Your Medical Future Now
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Your Medical Future Now

Bold and controversial healthcare alternatives, born of doctor and patient frustration, are already being tried around the country.

Doctor on Call

Healthcare providers nationwide are as frustrated as you are by crowded waiting rooms and rushed appointments that have to be scheduled weeks or even months ahead. Many are reinventing their practices to offer more patient-friendly care. Here, innovations that may be coming to your town.

Doctor on Call

In 2006 Robin Merlino, a primary-care doctor in Fairfax, Virginia, left a four-physician practice with a patient load of 2,000 to form a new concierge, or boutique, practice with just 600 patients. For $1,500 a year, her patients are guaranteed same- or next-day appointments that begin on time, an annual 2-1/2-hour physical, a secure personal Web site through which they can review their medical records, and 24-hour phone access to the doctor, who schedules appointments with specialists when necessary. Such concierge practices have sprung up across the nation. At her old office, with ever-larger numbers of patients to see each day, "I wasn't able to treat people the way I was trained to," she says.

One of Dr. Merlino's patients, Kimberly Arnold, a 44-year-old Christian missionary, says the care she gets is worth the extra fee, which costs less than her annual cable bill. Dr. Merlino isn't just efficient, notes Arnold, she's also attentive, making follow-up calls to check on patients' progress. That enhanced relationship is a major draw of boutique care. "Patients want someone who cares," says Edward E. Goldman, MD, chief executive officer and founding partner of MDVIP, the for-profit company that advised Dr. Merlino.

Boutique medicine promises a closer relationship with the doctor and a focus on prevention. But the hefty fee -- typically $1,500 to $2,000 yearly per person, though it can go as high as $15,000, according to the Government Accountability Office -- doesn't cover prescription drugs or most therapies, lab tests, and other treatments beyond the annual physical. So patients must have additional health insurance that will pick up the tab or be able to foot the bills on their own.

Though Dr. Goldman cites unpublished data from MDVIP's 19,739 member patients showing this model of care reduces hospitalizations, no one has proved whether it actually helps patients' health. Some experts also note that luxury care makes healthcare less accessible to less affluent patients.

House Calls Make a Comeback

House calls were once routine but disappeared as increasing costs meant physicians needed to fit more patients into every hour, notes Walter Krause, president and founder of Inn-House Doctor, a doctor-on-demand service that started in Boston. His firm, now in eight cities, is one of many that have sprung up in recent years to offer urgent care around the clock for travelers, families, and others whose problems don't mandate an ER trip. The physicians may work full-time for the service or have other jobs.

Within minutes of your call you speak to a physician, and within an hour one shows up ready to do basic tests and treat such routine ills as earache or food poisoning. "We take care of 85 percent of what you used to go to the emergency room for," says Jordan Shlain, MD, medical director of the San Francisco On Call Medical Group. Services generally provide a report for your own doctor. Depending on your plan, insurers may reimburse some of the $200 to $800 per-visit cost. For the insurance company, house calls are a savings over ER fees.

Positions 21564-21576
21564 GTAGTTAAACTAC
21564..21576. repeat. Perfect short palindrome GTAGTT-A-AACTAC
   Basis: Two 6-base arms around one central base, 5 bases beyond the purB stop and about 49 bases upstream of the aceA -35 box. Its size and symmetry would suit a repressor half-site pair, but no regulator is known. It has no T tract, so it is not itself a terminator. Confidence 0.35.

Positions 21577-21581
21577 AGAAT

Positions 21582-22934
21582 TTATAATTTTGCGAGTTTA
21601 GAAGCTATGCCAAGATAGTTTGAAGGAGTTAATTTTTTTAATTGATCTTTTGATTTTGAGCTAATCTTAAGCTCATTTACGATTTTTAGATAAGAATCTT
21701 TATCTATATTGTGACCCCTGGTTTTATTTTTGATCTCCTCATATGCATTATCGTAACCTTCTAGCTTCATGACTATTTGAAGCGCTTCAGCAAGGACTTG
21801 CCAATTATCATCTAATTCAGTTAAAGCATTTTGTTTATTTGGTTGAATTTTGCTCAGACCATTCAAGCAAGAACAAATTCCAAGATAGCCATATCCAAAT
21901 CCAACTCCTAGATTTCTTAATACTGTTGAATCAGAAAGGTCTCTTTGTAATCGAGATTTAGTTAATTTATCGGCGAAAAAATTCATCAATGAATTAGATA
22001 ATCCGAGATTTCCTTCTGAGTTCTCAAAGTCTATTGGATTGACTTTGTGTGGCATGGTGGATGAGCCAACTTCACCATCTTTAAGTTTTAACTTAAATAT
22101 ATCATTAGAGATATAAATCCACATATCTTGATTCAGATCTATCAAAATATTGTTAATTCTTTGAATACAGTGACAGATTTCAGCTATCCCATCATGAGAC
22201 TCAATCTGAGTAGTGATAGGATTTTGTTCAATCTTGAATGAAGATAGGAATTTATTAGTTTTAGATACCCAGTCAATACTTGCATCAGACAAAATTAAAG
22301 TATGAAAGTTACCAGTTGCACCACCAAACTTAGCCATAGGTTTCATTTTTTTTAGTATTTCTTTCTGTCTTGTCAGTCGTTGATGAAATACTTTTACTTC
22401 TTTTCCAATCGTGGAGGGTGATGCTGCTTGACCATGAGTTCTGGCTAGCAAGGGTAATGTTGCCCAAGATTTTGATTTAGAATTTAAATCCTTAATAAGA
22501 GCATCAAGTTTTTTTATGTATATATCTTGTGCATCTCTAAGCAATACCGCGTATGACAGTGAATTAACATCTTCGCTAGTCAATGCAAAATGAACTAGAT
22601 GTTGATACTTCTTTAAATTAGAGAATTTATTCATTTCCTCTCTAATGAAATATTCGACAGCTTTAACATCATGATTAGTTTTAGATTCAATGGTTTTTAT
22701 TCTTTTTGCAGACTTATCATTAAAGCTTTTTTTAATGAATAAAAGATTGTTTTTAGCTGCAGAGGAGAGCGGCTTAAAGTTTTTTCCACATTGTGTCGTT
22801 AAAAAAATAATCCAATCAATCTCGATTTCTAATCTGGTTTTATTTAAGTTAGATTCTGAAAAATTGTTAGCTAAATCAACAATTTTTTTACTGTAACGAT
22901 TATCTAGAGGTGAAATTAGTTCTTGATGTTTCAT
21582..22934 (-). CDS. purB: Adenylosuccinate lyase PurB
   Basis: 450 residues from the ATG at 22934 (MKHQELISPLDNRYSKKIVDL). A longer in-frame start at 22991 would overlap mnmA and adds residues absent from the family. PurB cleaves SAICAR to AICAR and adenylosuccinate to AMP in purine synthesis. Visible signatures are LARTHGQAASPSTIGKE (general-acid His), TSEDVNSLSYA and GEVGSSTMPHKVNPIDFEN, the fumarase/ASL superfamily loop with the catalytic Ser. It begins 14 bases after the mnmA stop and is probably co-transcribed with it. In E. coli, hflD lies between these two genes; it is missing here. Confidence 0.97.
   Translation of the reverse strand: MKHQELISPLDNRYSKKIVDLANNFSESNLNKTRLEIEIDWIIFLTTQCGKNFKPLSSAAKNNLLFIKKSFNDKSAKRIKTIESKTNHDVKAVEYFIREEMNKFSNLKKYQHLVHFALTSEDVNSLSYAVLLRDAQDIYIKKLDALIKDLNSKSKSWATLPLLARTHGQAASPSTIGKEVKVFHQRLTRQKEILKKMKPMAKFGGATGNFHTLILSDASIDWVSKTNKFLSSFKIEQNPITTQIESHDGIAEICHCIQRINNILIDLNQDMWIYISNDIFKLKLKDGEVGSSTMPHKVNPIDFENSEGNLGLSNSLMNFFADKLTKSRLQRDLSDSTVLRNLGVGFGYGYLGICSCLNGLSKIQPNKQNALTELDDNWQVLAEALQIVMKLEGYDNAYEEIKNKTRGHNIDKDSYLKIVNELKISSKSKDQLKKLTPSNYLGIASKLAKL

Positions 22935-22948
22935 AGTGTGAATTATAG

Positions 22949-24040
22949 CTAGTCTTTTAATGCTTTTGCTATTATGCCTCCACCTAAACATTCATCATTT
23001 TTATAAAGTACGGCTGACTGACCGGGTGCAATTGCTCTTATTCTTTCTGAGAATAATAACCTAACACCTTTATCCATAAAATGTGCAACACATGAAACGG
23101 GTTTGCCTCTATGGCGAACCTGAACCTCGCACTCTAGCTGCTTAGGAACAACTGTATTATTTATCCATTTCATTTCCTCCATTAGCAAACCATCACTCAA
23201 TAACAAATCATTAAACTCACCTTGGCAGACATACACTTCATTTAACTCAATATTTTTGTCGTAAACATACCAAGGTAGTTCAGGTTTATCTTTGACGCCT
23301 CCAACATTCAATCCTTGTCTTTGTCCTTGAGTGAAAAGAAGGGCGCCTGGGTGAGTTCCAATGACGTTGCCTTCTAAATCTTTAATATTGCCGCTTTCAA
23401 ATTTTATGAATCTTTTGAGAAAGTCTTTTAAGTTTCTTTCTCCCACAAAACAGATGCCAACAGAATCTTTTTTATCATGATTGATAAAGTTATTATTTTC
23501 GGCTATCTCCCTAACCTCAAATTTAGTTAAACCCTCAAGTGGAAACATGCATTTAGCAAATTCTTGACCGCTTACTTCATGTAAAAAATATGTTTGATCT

No More Long Waits

Difficulty scheduling visits is a widespread problem. One solution is as simple as it sounds: same-day scheduling, also called advanced or open access. You call or e-mail your doctor in the morning and get an appointment that day, because the practice has left a large percentage of its slots open for this purpose.

Mark Murray, MD, developed the idea in the early 1990s while managing a busy Kaiser Permanente primary-care department near Sacramento and cut the average wait time for appointments from 55 days to just one. A form of the system is now available to all 8.7 million customers of the giant California-headquartered healthcare system, and other practices have begun similar programs.

Web-Based Care

Reportedly, some 160 million U.S. adults have gone online for health information. But the Web is more than a research tool. Many people and their doctors are using Web-based services to communicate and to electronically store medical records accessible to patients and doctors and easily transmittable between physicians.

"You request an appointment, pay your bill, and update your insurance online," says Pamela Pure, president of McKesson Technology Solutions, which owns RelayHealth, one such service for just under 12,000 doctors and their patients. Another option: Medem Inc.'s iHealth system, with more than 70,000 physicians.

These networks let your doctor write your prescriptions electronically. Lab results arrive via e-mail to you and the doctor. Patients feeling under the weather can schedule e-visits: Their online answers to questions about symptoms are reviewed by the doctor, who decides if they need to come in. Fees may or may not be reimbursed by health insurance.

Last year 23 percent of the nation's primary-care physicians kept electronic medical records for their patients, according to a Commonwealth Fund study.

 

Originally published in Ladies' Home Journal, December 2007.

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